Pentagon chief: US needs 'much more' than airstrikes to beat ISIS
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The United States needs “much more” than airstrikes to defeat the Islamic State in Iraq and Syria (ISIS), Secretary of Defense Ashton Carter said Saturday. 
“If you say, is it enough? I don’t think it’s enough. I think we’re looking to do more,” Carter said of the U.S. campaign against ISIS during a defense forum at the Ronald Reagan Presidential Library in California. 
More than a year into the U.S.-led fight against ISIS, only incremental gains have been made against the extremist group, which continues to control large swaths of territory in Iraq and Syria. 
“Yes, we are willing to do more,” Carter said. “As we identify opportunities to do more, you will see us doing more. And we need to do more, much more than airstrikes.”
Carter’s call for a more robust effort against ISIS comes at a time when the Obama administration is tweaking its approach. 
President Obama last week authorized fewer than 50 U.S. special operations forces to deploy to northern Syria to train and assist local forces, putting American boots on the ground in Syria for the first time since that country’s civil war began.
In order to deal a “lasting defeat” against ISIS, Carter said the U.S. must succeed in training local forces to fight the group on the ground.  
“We can defeat ISIL, but it’s keeping them defeated that is the hard part,” Carter said, using another acronym for the group. “It’s making it stick.”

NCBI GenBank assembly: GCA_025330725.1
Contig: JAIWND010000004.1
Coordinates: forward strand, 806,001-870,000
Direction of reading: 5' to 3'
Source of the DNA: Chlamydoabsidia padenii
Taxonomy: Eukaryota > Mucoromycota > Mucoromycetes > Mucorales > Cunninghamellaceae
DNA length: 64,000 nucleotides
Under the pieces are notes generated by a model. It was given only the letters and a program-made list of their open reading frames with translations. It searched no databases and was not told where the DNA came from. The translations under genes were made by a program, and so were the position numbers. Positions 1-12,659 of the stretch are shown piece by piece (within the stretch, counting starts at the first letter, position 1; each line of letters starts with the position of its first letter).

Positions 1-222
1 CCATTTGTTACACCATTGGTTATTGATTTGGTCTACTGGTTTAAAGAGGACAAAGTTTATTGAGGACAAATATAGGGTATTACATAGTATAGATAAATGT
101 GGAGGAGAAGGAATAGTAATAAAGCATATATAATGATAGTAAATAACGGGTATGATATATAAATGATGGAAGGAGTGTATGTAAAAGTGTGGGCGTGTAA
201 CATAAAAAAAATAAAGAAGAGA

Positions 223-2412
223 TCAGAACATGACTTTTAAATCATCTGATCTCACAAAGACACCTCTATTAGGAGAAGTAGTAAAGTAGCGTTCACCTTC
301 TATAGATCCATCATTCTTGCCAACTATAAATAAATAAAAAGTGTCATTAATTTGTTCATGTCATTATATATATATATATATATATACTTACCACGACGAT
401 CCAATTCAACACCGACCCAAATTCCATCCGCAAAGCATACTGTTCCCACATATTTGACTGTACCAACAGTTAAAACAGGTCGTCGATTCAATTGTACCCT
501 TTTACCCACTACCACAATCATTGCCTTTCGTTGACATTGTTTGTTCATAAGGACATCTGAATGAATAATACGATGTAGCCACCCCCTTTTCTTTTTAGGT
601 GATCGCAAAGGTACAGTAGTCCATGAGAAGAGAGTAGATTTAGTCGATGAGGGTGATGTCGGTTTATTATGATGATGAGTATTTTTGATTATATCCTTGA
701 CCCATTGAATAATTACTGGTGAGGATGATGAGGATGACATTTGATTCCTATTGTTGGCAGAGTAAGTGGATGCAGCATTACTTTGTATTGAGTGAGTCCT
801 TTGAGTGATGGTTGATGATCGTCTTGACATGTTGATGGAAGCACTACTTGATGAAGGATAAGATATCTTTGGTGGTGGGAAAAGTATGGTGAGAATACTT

The administration’s effort to recruit local fighters to battle ISIS suffered an embarrassing setback last month when the Pentagon closed down a $500 million program to train and equip moderate Syrian rebels. 
The initiative failed to build a viable ground force to take on the extremist group. Its first class of 54 fighters fell apart in July after a Syrian al Qaeda affiliate attacked them upon reentering Syria from their training sites. 
“Finding those capable and motivated and willing forces turns out to be difficult,” Carter said. “And so, as we identify them and strengthen them, we will do more. We have to support capable and motivated forces.”
Carter recently chided America’s Gulf State allies for not doing enough to confront ISIS fighters. 
“The reason they lack influence, and feel they lack influence in circumstances like Iraq and Syria, with [ISIS], is that they have weighted having high-end air-force fighter jets and so forth over the hard business of training and disciplining ground forces and special-operations forces,” he told The Atlantic.